FLIR Systems Inc., Wilsonville, Ore., is being awarded a $49,900,000 firm-fixed-price, indefinite-delivery/indefinite-quantity contract for the repair and sustainment of the electro-optic sensors systems for the Ground Based Operational Surveillance System. Naval Surface Warfare Center, Crane, Ind., is the contracting activity (N00164-13-D-JQ38).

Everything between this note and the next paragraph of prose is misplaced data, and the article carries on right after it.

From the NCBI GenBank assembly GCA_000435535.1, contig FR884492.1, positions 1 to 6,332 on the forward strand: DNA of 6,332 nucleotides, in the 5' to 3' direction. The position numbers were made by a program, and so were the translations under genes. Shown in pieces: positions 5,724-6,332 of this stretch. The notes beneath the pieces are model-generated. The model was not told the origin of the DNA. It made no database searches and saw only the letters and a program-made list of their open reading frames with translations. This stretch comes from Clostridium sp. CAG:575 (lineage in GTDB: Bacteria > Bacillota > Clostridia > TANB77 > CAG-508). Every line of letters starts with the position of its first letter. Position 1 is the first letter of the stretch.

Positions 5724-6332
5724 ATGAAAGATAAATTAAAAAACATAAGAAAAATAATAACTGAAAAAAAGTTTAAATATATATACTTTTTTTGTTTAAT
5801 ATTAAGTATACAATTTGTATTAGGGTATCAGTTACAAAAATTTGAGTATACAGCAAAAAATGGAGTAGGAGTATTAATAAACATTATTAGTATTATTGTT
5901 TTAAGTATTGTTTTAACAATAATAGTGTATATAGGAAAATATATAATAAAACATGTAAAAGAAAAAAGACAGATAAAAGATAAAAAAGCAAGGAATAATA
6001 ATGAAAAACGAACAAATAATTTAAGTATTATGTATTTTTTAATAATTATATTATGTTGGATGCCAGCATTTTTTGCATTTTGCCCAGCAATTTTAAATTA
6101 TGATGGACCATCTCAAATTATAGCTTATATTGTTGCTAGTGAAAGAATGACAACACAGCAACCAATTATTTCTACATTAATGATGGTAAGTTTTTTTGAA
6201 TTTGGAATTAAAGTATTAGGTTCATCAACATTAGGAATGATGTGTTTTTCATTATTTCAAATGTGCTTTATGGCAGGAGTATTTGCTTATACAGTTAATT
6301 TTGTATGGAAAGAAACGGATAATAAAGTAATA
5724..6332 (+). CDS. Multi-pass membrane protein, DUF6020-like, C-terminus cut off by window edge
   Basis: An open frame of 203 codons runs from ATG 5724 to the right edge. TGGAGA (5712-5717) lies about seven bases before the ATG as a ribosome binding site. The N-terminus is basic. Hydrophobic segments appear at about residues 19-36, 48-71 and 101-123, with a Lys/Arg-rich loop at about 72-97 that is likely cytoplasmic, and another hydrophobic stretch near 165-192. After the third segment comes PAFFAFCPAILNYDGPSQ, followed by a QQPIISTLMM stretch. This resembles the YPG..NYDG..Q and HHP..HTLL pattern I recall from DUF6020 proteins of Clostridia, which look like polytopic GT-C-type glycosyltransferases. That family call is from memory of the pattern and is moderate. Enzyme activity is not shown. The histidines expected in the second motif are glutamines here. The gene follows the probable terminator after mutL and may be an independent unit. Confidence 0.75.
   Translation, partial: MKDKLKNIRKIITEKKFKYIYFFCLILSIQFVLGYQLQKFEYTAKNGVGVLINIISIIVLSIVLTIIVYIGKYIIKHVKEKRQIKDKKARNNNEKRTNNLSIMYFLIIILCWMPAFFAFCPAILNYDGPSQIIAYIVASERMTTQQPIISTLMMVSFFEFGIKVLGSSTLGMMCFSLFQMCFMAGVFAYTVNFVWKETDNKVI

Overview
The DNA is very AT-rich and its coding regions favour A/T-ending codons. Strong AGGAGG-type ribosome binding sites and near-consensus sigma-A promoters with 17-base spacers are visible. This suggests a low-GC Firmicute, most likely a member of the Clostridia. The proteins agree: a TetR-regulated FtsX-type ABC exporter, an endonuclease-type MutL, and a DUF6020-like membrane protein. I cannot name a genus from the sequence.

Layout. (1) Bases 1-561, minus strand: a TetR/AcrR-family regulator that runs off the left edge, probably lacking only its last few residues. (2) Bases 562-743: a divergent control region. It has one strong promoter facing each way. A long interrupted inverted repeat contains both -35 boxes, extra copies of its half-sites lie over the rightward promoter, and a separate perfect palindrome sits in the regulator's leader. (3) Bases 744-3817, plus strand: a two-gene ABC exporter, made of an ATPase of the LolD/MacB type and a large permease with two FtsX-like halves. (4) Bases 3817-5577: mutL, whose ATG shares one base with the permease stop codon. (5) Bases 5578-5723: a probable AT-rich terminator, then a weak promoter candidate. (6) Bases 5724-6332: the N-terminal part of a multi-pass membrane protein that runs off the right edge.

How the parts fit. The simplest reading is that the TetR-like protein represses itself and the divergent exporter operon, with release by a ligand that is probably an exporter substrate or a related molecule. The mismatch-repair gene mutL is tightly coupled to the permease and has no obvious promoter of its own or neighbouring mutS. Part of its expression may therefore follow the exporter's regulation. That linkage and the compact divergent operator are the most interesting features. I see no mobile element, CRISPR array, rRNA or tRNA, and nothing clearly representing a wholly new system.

Lockheed Martin has been selected to design the Active Network Infrastructure (ANWI) for NATO’s new headquarters in Brussels, Belgium. This contract, worth more than $100 million, includes options under which Lockheed Martin may also be contracted to maintain the NATO network for five years. Lockheed Martin’s team will develop an infrastructure to service more than 4,500 users at the alliance’s headquarters and support up to an additional 1,500 conference visitors. The team also will provide four integrated security networks interoperable with other NATO nations; cross domain information assurance solutions for secure, seamless interconnectivity; a robust, modern, high-availability data center; and comprehensive unified communication and collaboration services.